As has been pointed out by a number of people, HP has announced that it will soon be shipping a limited edition HP15C (clearly built on new parts since they report a 100x speed improvement).
Many people I know will be wanting to pluck down the $99.00 to get one. I’d be thinking about it as well, except…
I have (somewhere – probably in an unopened box) a fully working HP11C (the 15C’s little brother). Back when I was taking graduate classes through NTU Walden University, I had a couple that required real math during tests. The first time I encountered one of these, I attempted to use the RPN calculator app on my Palm OS device. But the proctor at Elgin Community College – where I took most of my tests – didn’t like it because of its other capabilities (which didn’t include going on the net).
They provided me with one of their loaner calculators – which were slightly more than a 4 function calculator. But they used AOS(?). Years of using my HP11C in college trained my brain to use calculators in RPN – Reverse Polish Notation. So trying to do anything more than straight line addition or multiplication on an AOS calculator slows me down significantly (and I often loose my place).
So I dug out my trusty HP11C. After confirming that the batteries were indeed dead, I took one of them to Wallgreen’s (or CVS) and got a new set. Once I put them in, my old HP11C was at 100%.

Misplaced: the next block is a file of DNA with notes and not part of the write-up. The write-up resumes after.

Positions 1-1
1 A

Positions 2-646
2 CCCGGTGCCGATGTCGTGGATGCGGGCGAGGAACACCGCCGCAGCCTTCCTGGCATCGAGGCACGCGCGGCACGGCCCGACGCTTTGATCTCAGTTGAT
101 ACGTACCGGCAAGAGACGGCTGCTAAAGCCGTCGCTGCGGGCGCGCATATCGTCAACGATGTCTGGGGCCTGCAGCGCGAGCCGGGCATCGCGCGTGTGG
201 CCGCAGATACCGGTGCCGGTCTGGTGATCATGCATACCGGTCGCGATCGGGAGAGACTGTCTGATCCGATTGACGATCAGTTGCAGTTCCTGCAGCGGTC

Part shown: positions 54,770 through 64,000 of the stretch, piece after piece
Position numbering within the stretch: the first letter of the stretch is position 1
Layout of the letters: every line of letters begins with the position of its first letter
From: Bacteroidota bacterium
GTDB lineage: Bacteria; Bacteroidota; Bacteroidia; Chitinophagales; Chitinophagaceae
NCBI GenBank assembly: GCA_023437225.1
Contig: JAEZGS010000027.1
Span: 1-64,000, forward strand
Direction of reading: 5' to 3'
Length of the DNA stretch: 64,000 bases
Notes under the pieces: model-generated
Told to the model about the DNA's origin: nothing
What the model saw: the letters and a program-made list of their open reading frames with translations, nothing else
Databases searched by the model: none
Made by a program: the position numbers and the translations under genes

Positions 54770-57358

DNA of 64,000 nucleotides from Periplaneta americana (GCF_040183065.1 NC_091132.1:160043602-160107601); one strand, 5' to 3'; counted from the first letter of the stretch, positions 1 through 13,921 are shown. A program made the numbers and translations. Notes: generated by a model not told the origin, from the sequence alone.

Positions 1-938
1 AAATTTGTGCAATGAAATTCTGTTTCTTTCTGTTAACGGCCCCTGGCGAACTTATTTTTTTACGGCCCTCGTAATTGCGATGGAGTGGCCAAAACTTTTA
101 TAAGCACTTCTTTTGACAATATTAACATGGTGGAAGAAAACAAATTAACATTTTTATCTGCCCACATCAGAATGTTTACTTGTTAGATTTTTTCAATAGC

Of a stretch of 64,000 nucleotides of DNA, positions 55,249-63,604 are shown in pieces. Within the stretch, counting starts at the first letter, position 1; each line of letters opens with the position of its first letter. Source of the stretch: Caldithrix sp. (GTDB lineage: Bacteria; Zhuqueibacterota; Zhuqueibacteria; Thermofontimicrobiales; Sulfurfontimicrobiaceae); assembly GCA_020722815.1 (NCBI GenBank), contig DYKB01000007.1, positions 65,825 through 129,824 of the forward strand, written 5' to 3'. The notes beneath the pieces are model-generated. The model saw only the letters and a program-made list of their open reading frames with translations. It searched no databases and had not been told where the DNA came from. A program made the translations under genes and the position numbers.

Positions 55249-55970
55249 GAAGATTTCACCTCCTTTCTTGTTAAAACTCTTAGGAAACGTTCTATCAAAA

Of course thinking about this calculator, I recall some of the other things I used it for. In college, I rarely had any serious use for programming it for classes. If I needed a program, usually I was required to write it – being a Computer Science major. In many other cases, by the time I worked out the math to get to the arithmetic – I’d gone too far to have any real advantage with a custom program.
However, I did keep a few programs around. The one I used the most was one that performed the operation “x dy” – as in “4 d6,” not some sort of calculus operation. I tended to use this more when GMing than as a player, but would often pull it out when I had a lot of dice that needed to be rolled.
I suspect I kept a few other – probably related – programs in there as well.
One other odd use I had for this calculator was figuring out what I could fit on the side of cassette tapes – mostly “mix tapes.” Since it had two functions that converted from H.MMSS to H.fraction, I could easily take the times off of the liner notes for a track, and add them together to see if they exceeded 45 minutes or not (following my brother’s lead, I always used C-90 for tapes, finding C-60 too short for most uses, and knowing that C-120 were too thin for repeated play on decent cassette equipment) .